Jump to content

Garmins website has been down for three days


Recommended Posts

The splash page is up but there's been a banner about an "outage" which they claim affects the call centers ability to take Telephone calls?

Before that, when I tried to register my InReach, the website/database interface threw error, for 2-3 days.

 

This does not inspire trust and confidence in Garmins ability to show tracking points from the InReach, route messages to contacts whose information is stored in the customer database or route emergency messages to GEOS .  fortunately I never got far enough in their registation processes to give them a credit card number, but seriously?  WTF?

Link to post
Share on other sites
35 minutes ago, Alan H said:

The splash page is up but there's been a banner about an "outage" which they claim affects the call centers ability to take Telephone calls?

Before that, when I tried to register my InReach, the website/database interface threw error, for 2-3 days.

 

This does not inspire trust and confidence in Garmins ability to show tracking points from the InReach, route messages to contacts whose information is stored in the customer database or route emergency messages to GEOS .  fortunately I never got far enough in their registation processes to give them a credit card number, but seriously?  WTF?

I noticed it when I tried to download an activity from my Quantix5 watch to Connect. One non Garmin website speculated that Garmin was hit with  Ransom ware.

Link to post
Share on other sites
16 minutes ago, Great White said:

I noticed it when I tried to download an activity from my Quantix5 watch to Connect. One non Garmin website speculated that Garmin was hit with  Ransom ware.

Jesus

 

In all seriousness though, that's why I'm skeptical of the private sector, or any third parties at all in the chain in rescue systems.

 

"Help! I fell overboard and am drowning!"

"I'm sorry, your RescueSYS20 requires a software update"

"There are sharks! Drowning!"

"Your payment method on file has expired, please update by entering a new card number."

"They're CIRCLING ME IN THE WATER HERE!"

"Thank you for calling Garmin, recently acquired by Amazon. DUE to the Covid-19 health crisis, you may experience longer wait times than normal. For an expedited hold time experience, consider upgrading to platinum."

  • Like 5
Link to post
Share on other sites

But.....they can't take TELEPHONE CALLS?

I suppose if all their phones are VoIP, then maybe. But you know...cell phones? Landlines?  Maybe have a backup website on another server, and just change over the DNS entries?

They can't get E-MAIL?

Link to post
Share on other sites

No word still.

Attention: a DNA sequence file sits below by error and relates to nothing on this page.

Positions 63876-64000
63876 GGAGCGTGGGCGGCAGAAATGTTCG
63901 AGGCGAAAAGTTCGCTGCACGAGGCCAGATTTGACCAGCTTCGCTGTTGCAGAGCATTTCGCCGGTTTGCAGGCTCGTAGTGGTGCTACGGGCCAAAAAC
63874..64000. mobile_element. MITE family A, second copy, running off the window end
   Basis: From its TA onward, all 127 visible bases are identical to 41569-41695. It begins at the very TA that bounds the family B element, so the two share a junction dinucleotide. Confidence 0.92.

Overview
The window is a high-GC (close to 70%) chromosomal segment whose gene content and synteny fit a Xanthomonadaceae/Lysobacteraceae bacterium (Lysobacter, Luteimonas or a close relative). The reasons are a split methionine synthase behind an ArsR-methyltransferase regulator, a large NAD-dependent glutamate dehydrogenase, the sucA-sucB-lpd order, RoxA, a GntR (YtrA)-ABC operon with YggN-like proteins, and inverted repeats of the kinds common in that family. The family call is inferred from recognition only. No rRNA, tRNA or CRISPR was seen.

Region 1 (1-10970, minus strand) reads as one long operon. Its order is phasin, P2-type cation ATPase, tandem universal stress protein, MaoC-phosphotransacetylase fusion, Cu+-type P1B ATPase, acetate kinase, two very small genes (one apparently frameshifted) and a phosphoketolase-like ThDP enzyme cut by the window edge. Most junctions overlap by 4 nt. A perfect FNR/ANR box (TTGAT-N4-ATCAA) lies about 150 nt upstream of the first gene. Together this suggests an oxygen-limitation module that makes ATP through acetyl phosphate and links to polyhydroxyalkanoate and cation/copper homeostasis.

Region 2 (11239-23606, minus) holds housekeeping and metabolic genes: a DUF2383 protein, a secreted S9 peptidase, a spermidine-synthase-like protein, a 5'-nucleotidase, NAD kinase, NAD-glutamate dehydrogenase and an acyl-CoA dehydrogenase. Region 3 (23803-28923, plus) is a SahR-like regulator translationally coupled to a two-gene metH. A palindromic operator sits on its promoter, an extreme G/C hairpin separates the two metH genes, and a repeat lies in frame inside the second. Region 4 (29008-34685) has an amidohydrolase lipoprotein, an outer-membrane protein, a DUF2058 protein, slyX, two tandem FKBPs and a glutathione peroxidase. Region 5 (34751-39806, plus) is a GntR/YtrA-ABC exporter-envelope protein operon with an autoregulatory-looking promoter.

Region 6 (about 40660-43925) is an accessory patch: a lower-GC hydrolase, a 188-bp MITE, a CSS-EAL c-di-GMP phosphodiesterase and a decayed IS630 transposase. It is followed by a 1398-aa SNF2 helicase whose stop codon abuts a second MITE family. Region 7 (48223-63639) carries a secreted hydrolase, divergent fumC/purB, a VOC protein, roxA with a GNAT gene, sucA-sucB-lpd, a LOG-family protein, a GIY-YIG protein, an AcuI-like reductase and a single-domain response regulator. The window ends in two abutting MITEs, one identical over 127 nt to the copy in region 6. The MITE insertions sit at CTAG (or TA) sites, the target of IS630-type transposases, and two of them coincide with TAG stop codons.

Question is if you pay ransom to a ‘sanctioned’ outfit then you’re in trouble with the US DoJ?   How do you get out of that?  Deny paying and declaring your cloud backups were ‘finally’ booted up?

Link to post
Share on other sites

There is no incentive for the ransomer to ever give up the encryption keys after receiving the ransom.

The answer(s) here are: Disaster Recovery and Yeah We Are Going To Have To Update The DR Plan Because This One Was Shit.

  • Like 1
Link to post
Share on other sites
12 hours ago, Great White said:

Garmin Connect is still down. I can't login, sync or pair my watch. There site still says it is down.

I'd be counting myself pretty fortunate if this was your most pressing concern in the current climate.

Link to post
Share on other sites
6 hours ago, apophenia said:

There is no incentive for the ransomer to ever give up the encryption keys after receiving the ransom.

The answer(s) here are: Disaster Recovery and Yeah We Are Going To Have To Update The DR Plan Because This One Was Shit.

It depends on the ransomer business model. If this is one and done then no incentive.

More likely they have an ongoing business plan that shows improved returns if they maintain credibility by delivering the encryption keys after payment received.

It may not be a legal business plan but it likely is a profit maximizing one...

Link to post
Share on other sites
13 minutes ago, KC375 said:

It depends on the ransomer business model. If this is one and done then no incentive.

More likely they have an ongoing business plan that shows improved returns if they maintain credibility by delivering the encryption keys after payment received.

It may not be a legal business plan but it likely is a profit maximizing one...

My mother got a ransomware attack once. They said her computer was vulnerable to hackers, they encrypted it for her, and please send $100 for the password. I restored it from backups I had made. You know some people were like thanks, here's $100 :rolleyes:

Link to post
Share on other sites

And I *just*  ...like five days ago, sold my SPOT on CL. grrr.

 

And in other news I changed the batteries in my Garmin GPS 12, from what....like...2004, and it worked. It pulled down four satellites in about ten minutes and gave me an accurate position.

 

Customer data not affected. Yeah. Uh-Huh.  I feel so much better, now.

Link to post
Share on other sites

“In a photo of a Garmin computer with encrypted files shared with BleepingComputer, you can see that the .garminwasted extension was appended to the file's name, and ransom notes were also created for each file.“

-Bleeping Computer

 

 

6FB480CC-DD4A-468F-AC84-518CDEAF9F92.jpeg

Link to post
Share on other sites
23 hours ago, Great White said: